Category Archives: 19th Century

1871: Eugen Kvaternik, for the Rakovica revolt

On this date in 1871, Eugen Kvaternik and a number of companions were shot as rebels.

A patriot who had long aspired to detach Croatia from the Austro-Hungarian Empire, Kvaternik (English Wikipedia entry | Croatian) found enough traction to give it a go during the late 19th century’s rise of swirling nationalist rivalries.

His Rakovica Revolt, named after the village where Kvaternik announced the Croatian People’s Republic on October 7, 1871, was speedily crushed, however. Kvaternik’s rebels routed on the 10th with the appearance of a federal army and the arrests began forthwith.

On October 11, a military tribunal sentenced Kvaternik and various comrades to death — sentences that were implemented immediately by musketry. Today, there are streets and city squares in independent Croatia named to Kvaternik’s honor.


The Killings of Rakovica (Death of Eugen Kvaternik), by Oton Ivekovic.

1852: Adam Wimple, his executioner’s lodger

This date’s story of the condemned killer of a child bride lodging with his own executioner comes from the recollections of Dallas, Oregon frontierswoman Mrs. Frank Collins, nee Martha Elizabeth Gilliam.

Frank Nichols, who married my sister Sarah, was the next sheriff. One of his first jobs was hanging Adam E. Wimple.

Wimple had stayed for a while at our house in 1845. He married a 13-year-old girl in 1850 and within a year killed her. They lived in Cooper Hollow, four or five miles from Dallas.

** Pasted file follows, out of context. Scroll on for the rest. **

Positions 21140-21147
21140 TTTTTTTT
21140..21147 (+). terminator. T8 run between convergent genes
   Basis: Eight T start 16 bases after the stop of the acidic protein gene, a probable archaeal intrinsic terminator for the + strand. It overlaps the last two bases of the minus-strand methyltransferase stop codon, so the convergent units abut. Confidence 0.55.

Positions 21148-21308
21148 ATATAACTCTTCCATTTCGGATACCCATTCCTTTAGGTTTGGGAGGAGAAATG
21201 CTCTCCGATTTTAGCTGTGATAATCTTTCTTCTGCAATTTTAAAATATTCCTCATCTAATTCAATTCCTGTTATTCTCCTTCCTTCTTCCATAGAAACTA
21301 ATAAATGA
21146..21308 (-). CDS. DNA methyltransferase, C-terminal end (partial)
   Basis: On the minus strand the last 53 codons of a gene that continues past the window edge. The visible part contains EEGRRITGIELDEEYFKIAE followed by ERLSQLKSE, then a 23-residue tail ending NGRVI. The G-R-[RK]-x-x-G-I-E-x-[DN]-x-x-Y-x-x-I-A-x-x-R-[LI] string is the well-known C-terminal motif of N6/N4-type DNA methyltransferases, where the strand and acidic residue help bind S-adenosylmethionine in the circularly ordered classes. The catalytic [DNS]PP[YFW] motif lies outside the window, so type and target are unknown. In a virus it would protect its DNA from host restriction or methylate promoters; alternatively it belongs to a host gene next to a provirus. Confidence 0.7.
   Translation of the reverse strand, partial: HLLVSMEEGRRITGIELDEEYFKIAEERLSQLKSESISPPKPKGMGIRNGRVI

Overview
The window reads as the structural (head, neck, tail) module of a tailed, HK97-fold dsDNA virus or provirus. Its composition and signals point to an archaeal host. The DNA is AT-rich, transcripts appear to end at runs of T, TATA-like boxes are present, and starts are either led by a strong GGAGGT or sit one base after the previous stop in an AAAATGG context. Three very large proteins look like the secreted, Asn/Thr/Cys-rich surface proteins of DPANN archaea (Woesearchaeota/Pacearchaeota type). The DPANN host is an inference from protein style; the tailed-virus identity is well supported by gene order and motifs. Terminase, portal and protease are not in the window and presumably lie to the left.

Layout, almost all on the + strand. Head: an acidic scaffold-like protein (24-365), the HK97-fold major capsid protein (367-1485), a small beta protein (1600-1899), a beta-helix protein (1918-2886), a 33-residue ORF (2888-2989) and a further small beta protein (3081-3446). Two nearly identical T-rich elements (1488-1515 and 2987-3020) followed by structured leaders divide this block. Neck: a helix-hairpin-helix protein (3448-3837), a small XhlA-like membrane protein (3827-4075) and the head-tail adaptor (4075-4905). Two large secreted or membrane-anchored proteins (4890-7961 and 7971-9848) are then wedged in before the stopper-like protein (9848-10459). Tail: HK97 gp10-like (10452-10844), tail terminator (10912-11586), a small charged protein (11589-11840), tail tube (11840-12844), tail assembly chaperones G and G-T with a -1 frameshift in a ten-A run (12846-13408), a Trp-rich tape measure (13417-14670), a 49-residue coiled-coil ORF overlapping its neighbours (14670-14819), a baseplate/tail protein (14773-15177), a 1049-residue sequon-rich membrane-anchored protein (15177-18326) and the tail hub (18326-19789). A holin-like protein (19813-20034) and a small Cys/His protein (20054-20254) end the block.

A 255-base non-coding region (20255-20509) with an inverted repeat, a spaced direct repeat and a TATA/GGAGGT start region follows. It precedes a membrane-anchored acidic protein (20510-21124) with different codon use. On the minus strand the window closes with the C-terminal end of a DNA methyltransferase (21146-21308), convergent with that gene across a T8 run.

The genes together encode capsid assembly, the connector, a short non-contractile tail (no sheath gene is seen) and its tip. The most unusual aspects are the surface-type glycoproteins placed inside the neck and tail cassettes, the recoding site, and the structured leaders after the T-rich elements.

My brother-in-law, Alec Gage, and his wife stopped at Wimple’s house the morning he killed her. Mrs. Wimple’s face was all swollen and her eyes were red from crying. Wimple saw they noticed it, so he said ‘Mary isn’t feeling very well this morning.’

My brother-in-law and his wife had not gone over a mile and a half when they saw smoke rising from where the Wimple house was. They hurried back and found the house in flames. It was too late to save anything in the house.

When the fire had burned out they found Mrs. Wimple under the floor partially burned. Wimple had disappeared. He was more than double her age. She was 14 and he was about 35. A posse captured him and brought him to Dallas. I knew Wimple well, so I asked him why he had killed Mary? He said, ‘Well, I killed her. I don’t really know why.’

There was no jail so Frank Nichols took Wimple to his house to stay.

Frank swore in four guards, but Wimple got away and was gone four days before they found him and brought him back. They tracked him to the house where he had killed his wife.

I went over to stay with my sister, Mrs. Nichols, while he was boarding there waiting to be hung and I helped her cook for him.

Frank hung him early in October, 1852. Wimple sat on his coffin in the wagon when they drove to the gallows where he was to be hung. They passed the sheriff’s father, Uncle Ben Nichols, while they were on their way to the gallows. Wimple was afraid Uncle Ben would be late and miss the hanging, so he called out ‘Uncle Ben, ain’t you going to the hanging? Ain’t you coming down to see me hung?’ Uncle Ben said, ‘I have seen enough of you, Adam. No, I ain’t going.’ Uncle Ben was the only man in Polk county to receive a personal invitation and he was about the only one who didn’t take a day off to see the hanging.